"Ahh" "Oooh" "Eee" and "Iiiiich" for a number of years . While I did have good range I didn't have great range. Since shifting iver to the radically different Stevens approach I've found a tongue arch to have no effect on producing intervals at all.



  • @FranklinD said in Lifetime quest finally paying off!:

    @Dr-GO said in Lifetime quest finally paying off!:

    And I believe Dr-Mark is a psychologist.

    Is a psychologist a Dr. in the USA?

    Psychologist are doctors when they receive either a PhD or PsychD which is also known as a clinical psychologist.

    Actually from the German origin a doctor (Doktor) is an advanced degree professional, a physician is Der Artz (not Doktor). So here in the US I tell people that I have a PhD so am a REAL doctor!



  • @Kehaulani
    Who gives a flying rat's ass about anyone's pedigree? No one needs stitched up, no babies are being born, no appendectomies are required and no one is facing an emotional crisis. This is a trumpet forum and in particular, the discussion is about the Stevens-Costello method and the use of the tongue/jaw movement when going from register to register.
    I'm suggesting that without moving anything (any part of the tongue or jaw), a person will not achieve much range. Basically, its the size of the hole (aperture) that determines the pitch. The issue is "what is going on behind the aperture?"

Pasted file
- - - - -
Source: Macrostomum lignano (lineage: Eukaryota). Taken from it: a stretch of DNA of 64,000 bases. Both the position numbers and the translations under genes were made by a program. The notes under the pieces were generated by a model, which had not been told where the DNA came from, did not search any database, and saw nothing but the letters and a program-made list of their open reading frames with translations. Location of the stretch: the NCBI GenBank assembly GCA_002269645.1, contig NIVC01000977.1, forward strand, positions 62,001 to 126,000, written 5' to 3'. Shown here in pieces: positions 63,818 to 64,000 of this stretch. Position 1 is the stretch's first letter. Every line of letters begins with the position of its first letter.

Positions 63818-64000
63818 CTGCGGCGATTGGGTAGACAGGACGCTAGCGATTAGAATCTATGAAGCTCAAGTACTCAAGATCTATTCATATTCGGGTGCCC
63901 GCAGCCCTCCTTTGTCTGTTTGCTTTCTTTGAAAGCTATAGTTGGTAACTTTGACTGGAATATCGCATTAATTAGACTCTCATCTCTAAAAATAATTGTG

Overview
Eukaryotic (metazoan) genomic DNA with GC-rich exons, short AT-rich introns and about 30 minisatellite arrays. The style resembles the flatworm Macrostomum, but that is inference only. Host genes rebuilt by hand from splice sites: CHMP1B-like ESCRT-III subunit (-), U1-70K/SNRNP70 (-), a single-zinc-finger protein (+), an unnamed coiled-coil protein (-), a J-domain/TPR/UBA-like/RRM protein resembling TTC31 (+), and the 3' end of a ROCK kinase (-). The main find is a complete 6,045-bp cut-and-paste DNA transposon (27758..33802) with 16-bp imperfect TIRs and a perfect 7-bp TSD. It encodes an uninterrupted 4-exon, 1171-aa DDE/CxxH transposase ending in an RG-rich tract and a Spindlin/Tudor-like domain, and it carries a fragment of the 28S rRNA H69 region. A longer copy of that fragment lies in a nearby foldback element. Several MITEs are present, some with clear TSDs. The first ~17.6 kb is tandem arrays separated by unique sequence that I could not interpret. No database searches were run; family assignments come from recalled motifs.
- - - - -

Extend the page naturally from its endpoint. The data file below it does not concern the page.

• @Dr-Mark said in Lifetime quest finally paying off!:

    @Kehaulani
    Who gives a flying rat's ass about anyone's pedigree?"

    FranklinD, Kehaulani, Sound-Advice have all made comment on this post related to doctors, so I just thought I would take an opportunity to address and clarify as a friendly service offered by we member of TB.

    And for clarification, we are talking about people and not animals so I believe you may have meant humandegree rather than pedigree, yes? On that note though, I did have a cheek swab performed on my daughter sent to BioPet. She came back Pitbull. I trained her well. She is now by the way, an MS Social Worker, a human degree.


Log in to reply